issues in the case, and only to the extent that the relevance of the evidence outweighs its potential to cause prejudice or confusion under Fed. R. Evid. 403. The court finds the motions can be adequately resolved at trial, either in a hearing immediately prior to commencement of the trial, as an objection with a sidebar, or with a review of the evidence outside the presence of the jury. That said, the parties are admonished that any personnel file issues need to be taken up with the court outside the presence of the jury, before any evidence on the subject is presented. Previous suicides are relevant if they are similar to the incident in the instant case, i.e., attempted strangulation cases. The plaintiff may also use the number (not the details) of attempted suicides in this facility to demonstrate that such acts are not aberrations. There is no statute of limitations for evidence of prior acts. If the acts are within ten years and similar to the instant case, they generally will be admissible. Accordingly, the court finds that the motions in limine should be overruled at this time, without prejudice to reassertion via timely objection to the admissibility of the evidence at trial. Federal Rule of Evidence 702 governs the admissibility of expert testimony and requires that: "(1) the evidence must be based on scientific, technical or other specialized knowledge that is useful to the finder of fact in deciding the ultimate issue of fact; (2) the witness must have sufficient expertise to assist the trier of fact; and (3) the evidence must be reliable or trustworthy." Kudabeck v. Kroger Co., 338 F.3d 856, 859 (8th Cir. 2003). Expert testimony assists the trier of fact when it provides information beyond the common knowledge of the trier of fact. Id. at 860.
W hen faced with a proffer of expert testimony, trial judges are charged with the "gatekeeping" responsibility of ensuring that all expert evidence admitted is both relevant and reliable. Kumho Tire Co. v. Carmichael, 526 U.S. 137, 147 (1999); Daubert v. Merrell Dow Pharms., Inc., 509 U.S. 579, 589 (1993); United States v. Wintermute, 443 F.3d 993, 1000 (8th Cir. 2006). A trial court must be given wide latitude in determining whether an expert's testimony is reliable. See Kumho Tire, 526 U.S. at 152. This analysis requires that the court make a "preliminary assessment of whether the reasoning or methodology underlying the testimony is scientifically valid and of whether that reasoning or methodology . . . can be [properly] applied to the facts in issue." Daubert, 509 U.S. at 592-93. The court may consider several factors in determining the soundness of the scientific methodology including: (1) whether the theory or technique can be and has been tested; (2) whether the theory or technique has been subjected to peer review and publication; (3) the known or potential rate of error and the existence and maintenance of standards controlling the technique; and (4) whether the theory or technique used has been generally accepted in the relevant scientific community. Id. at 593-594. Courts must focus on the principles and methodology rather than the conclusion they generate. Id. at 595. "Nothing in Rule 702, Daubert, or its progeny requires `that an expert resolve an ultimate issue of fact to a scientific absolute in order to be admissible.'" Kudabeck, 338 F.3d at 861 (quoting Bonner v. ISP Techs., Inc., 259 F.3d 924, 929 (8th Cir. 2001)). Rather, the proponent of expert testimony bears the burden of providing admissibility by a preponderance of the evidence. Lauzon v. Senco Prods., 270 F.3d 681, 686 (8th Cir. 2001). The United States Court of Appeals for the Eighth Circuit adheres to the rule that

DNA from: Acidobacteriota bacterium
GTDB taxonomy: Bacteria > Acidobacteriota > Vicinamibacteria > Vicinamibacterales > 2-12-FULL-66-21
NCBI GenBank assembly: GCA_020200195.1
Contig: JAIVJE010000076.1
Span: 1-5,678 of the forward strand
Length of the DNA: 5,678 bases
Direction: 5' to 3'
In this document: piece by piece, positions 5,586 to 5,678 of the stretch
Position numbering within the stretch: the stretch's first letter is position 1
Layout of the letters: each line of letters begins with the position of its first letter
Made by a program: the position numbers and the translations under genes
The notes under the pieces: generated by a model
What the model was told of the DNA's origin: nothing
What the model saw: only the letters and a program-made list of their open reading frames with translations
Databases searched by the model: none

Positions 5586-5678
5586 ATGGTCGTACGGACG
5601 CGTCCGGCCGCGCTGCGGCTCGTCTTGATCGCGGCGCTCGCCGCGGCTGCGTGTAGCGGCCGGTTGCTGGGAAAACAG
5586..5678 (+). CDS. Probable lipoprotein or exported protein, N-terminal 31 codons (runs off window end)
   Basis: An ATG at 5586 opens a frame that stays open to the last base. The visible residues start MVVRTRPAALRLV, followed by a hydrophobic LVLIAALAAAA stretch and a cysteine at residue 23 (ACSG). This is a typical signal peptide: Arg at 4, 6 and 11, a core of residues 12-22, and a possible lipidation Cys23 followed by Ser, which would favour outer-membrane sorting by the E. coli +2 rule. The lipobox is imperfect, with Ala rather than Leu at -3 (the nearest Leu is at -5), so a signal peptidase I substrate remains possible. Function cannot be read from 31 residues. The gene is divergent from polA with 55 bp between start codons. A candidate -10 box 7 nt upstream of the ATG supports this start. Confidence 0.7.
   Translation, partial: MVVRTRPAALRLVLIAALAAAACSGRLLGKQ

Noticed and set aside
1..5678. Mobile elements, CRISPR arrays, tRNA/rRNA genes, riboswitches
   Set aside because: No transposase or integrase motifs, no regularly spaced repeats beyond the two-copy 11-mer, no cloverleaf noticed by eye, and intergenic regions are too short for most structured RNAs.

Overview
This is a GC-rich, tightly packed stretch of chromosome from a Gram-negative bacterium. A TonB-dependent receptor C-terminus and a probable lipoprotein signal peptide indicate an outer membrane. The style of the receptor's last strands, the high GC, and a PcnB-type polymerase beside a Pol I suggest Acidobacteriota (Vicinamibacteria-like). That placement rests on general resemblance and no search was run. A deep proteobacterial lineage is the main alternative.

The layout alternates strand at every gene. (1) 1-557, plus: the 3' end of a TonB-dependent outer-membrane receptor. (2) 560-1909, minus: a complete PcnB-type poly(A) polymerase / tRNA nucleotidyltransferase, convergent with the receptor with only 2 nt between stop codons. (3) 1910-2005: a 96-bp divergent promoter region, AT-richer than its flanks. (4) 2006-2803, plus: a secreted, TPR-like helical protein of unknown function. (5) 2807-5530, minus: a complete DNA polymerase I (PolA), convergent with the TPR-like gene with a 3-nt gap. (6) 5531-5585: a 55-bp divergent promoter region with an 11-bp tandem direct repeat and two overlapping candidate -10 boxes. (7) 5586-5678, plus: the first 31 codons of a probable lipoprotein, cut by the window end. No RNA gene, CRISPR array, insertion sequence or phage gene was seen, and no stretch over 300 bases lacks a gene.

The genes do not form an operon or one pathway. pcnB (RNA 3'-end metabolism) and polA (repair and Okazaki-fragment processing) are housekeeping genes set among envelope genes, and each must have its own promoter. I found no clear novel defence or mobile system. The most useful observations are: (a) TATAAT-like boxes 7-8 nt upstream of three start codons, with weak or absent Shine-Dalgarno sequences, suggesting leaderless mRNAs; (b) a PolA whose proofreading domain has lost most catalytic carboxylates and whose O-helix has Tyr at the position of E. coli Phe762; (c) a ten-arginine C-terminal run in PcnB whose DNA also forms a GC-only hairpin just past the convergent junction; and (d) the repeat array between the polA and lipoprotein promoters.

when the application of a scientific methodology is challenged as unreliable under Daubert and the methodology itself is otherwise sufficiently reliable, outright exclusion of the evidence is "warranted only if the methodology was so altered by a deficient application as to skew the methodology itself." United States v. Gipson, 383 F.3d 689, 697 (8th Cir. 2004) (brackets omitted) (quoting United States v. Martinez, 3 F.3d 1191, 1198 (8th Cir. 1993)). The court finds the experts for both sides appear to be generally qualified. However, their expertise on the subject matter in question must be demonstrated before their testimony will be allowed. Testimony from each witness will not exceed the logical parameters of the Rule 26 designation, the discovery to date, and the expert's deposition taken in this case. Further, the court finds the motions for sanctions can be taken up at the jury instruction conference before trial. Accordingly, IT IS HEREBY ORDERED: 1. Defendants' motion in limine to strike plaintiff's expert or, in the alternative, challenging admissibility of testimony of plaintiff's expert witness under Fed. R. Evid. 702 and Daubert (Filing No. 115) is denied. 2. Plaintiff's motion in limine (Filing No. 142) is denied. 3. Defendants' motion in limine to limit the testimony of expert Lindsay Hayes, (Filing No. 144) is denied. 4. Defendants' motion in limine (Filing No. 146) is denied. 5. Defendants' motion in limine and request for in camera review (Filing No. 149) is denied.
6. Plaintiff's motion for voir dire, Filing No. 161, is denied at this time without prejudice to reassertion. 7. Plaintiff's motion for sanctions (Filing No. 163) and amended motion for
sanctions (Filing No. 166) will be addressed at the instruction conference prior to trial. DATED this 10th day of June, 2010. BY THE COURT:
s/ Joseph F. Bataillon Chief District Court Judge